| PHNOM PENH, July 18
PHNOM PENH, July 18 Cambodia closed all its
kindergartens and primary schools on Wednesday to prevent the
spread of a deadly virus that causes hand, foot and mouth
disease and has killed at least 55 children since April, a
senior government official said.
Sixty-one cases had been identified as the Enterovirus 71
(EV-71), which has affected children between the ages of three
months and 11 years.
The outbreak has raised concern in other parts of the
region, such as Thailand and the Philippines. Children have
tested positive in both countries for strains of hand, foot and
mouth disease, although no deaths have been reported.
In Cambodia, 55 children are known to have died, according
to the World Health Organization (WHO). Most were younger than
three years old and died within 24 hours of being admitted to
"After receiving report from some provinces about the rapid
spread of hand, foot and mouth disease in schools, we don't have
to wait two more weeks," Mak Van, Education Ministry Secretary
of State, told Reuters.
He said the closures would be in force for 10 weeks. Schools
had been due to close for holidays at the end of August.
The WHO, which has been helping Cambodia investigate the
deaths, said on Wednesday it was concerned the closures could
cause alarm. The authorities, it said, were able to contain the
"We did not recommend the closing of nurseries and primary
schools because that would create unnecessary public panic," WHO
representative Sonny Krishnan said in an email.
"The HFMD caused by EV-71 is under control by the Ministry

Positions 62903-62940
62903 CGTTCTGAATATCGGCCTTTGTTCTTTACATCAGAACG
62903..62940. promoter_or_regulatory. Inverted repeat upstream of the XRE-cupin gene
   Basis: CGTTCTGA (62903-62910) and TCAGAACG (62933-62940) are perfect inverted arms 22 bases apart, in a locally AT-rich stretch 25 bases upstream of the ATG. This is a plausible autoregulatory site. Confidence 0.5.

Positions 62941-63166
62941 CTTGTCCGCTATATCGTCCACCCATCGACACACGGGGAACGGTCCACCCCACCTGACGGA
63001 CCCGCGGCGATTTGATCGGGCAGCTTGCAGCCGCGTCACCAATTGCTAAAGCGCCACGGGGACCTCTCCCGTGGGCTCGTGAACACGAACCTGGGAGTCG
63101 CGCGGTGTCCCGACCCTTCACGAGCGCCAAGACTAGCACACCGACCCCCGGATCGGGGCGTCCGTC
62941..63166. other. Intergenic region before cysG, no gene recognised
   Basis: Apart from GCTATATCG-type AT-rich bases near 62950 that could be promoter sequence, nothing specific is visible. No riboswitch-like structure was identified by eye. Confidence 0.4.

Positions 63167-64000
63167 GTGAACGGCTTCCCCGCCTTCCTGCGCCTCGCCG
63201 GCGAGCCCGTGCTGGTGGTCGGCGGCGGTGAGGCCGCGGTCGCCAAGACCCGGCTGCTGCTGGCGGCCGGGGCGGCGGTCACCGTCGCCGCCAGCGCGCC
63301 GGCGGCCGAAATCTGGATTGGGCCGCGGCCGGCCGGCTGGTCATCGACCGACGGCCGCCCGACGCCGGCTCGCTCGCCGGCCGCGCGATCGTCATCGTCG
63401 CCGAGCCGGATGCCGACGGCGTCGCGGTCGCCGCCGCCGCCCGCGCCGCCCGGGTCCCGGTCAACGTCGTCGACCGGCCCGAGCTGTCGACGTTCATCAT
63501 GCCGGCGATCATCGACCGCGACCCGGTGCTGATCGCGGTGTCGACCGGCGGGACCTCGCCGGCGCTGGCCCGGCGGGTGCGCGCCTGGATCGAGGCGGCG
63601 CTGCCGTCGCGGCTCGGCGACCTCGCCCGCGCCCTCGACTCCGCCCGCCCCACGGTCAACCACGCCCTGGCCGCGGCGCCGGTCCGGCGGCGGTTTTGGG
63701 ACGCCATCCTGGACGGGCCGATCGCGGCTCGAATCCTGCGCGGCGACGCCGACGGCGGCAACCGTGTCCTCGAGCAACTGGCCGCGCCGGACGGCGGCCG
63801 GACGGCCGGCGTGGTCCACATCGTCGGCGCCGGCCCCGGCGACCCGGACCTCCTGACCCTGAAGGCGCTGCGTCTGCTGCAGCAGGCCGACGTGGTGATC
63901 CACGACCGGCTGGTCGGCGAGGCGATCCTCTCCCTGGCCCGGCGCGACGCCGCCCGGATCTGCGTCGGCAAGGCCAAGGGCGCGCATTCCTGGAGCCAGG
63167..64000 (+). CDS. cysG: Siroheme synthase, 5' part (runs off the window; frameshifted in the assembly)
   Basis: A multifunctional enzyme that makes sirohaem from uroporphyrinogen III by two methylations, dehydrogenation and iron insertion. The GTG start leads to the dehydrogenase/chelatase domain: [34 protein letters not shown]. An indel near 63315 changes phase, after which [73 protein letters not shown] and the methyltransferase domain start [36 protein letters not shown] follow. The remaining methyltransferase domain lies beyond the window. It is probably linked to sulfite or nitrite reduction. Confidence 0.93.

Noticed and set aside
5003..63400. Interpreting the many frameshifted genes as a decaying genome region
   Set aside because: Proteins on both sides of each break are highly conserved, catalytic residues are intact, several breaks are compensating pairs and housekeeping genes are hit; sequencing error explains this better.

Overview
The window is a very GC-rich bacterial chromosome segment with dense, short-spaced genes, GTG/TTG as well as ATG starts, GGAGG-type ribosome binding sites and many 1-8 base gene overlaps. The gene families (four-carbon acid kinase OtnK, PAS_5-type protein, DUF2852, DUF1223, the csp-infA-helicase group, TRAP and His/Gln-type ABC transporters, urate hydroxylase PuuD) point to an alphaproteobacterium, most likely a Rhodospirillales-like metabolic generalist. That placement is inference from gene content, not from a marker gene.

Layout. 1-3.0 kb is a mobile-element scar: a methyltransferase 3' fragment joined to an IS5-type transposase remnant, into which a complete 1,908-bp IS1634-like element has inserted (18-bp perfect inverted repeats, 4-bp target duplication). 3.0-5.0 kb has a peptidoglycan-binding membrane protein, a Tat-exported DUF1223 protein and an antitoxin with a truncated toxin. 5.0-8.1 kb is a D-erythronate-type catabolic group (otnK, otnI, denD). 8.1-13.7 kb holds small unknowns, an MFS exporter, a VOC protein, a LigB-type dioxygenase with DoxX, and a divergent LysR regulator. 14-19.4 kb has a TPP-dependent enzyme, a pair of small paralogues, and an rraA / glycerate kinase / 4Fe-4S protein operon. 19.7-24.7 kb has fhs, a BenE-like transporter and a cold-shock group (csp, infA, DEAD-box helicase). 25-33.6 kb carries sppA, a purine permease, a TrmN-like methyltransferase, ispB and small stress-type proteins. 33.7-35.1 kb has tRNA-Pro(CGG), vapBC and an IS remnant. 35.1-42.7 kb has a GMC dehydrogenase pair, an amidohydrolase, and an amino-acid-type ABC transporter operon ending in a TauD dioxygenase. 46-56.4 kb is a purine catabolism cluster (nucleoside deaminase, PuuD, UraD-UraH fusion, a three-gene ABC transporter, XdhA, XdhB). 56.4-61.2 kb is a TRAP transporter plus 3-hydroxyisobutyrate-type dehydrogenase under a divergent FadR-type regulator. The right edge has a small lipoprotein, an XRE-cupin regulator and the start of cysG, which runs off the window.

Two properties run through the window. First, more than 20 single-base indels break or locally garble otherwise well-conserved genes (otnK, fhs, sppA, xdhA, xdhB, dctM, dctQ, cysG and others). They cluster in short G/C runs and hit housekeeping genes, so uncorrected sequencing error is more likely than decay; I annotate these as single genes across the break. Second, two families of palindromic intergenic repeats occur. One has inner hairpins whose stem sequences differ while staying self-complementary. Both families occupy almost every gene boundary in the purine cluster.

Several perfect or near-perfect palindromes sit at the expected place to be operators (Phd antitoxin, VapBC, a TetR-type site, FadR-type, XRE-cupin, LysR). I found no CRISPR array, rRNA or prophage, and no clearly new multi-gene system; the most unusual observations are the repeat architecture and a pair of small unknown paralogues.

of Health and ...(it has) the capacity to contain it."
He said the authorities were monitoring the situation and no
new cases had been confirmed.
Neighbouring Thailand has closed 18 schools in Bangkok to
try to prevent a spread of various strains of hand, foot and
mouth disease, of which there have been at least 12,500 cases
nationwide since the start of the year.
The Ministry of Public Health has drafted a surveillance
plan to try to prevent the EV-71 strain from taking a hold in
In the Philippines, health officials said two children had
tested positive for the enterovirus, but not necessarily the
deadly EV-71. The two came from different regions and neither
had travelled recently outside the country.
"We are still awaiting the (lab) results," said Eric Tayag
of the Department of Health. "They are not in the same
neighbourhood. They are less than eight and are doing all right
He said health officials had wanted to "alert the public
that hand, foot and mouth doesn't have to come from other
countries. We have them, except that we don't have the form of
the disease. Most likely it's not EV-71, but the laboratories
should tell us that better."
Chinese authorities on Sunday said hand, foot and mouth
disease had killed 17 people and infected nearly 35,000 in
central Hunan province since June, according to the official
Xinhua news agency.
(Additional reporting by Amy Sawitta Lefevre in Bangkok and
Rosemarie Francisco in Manila; Editing by Martin Petty and Ron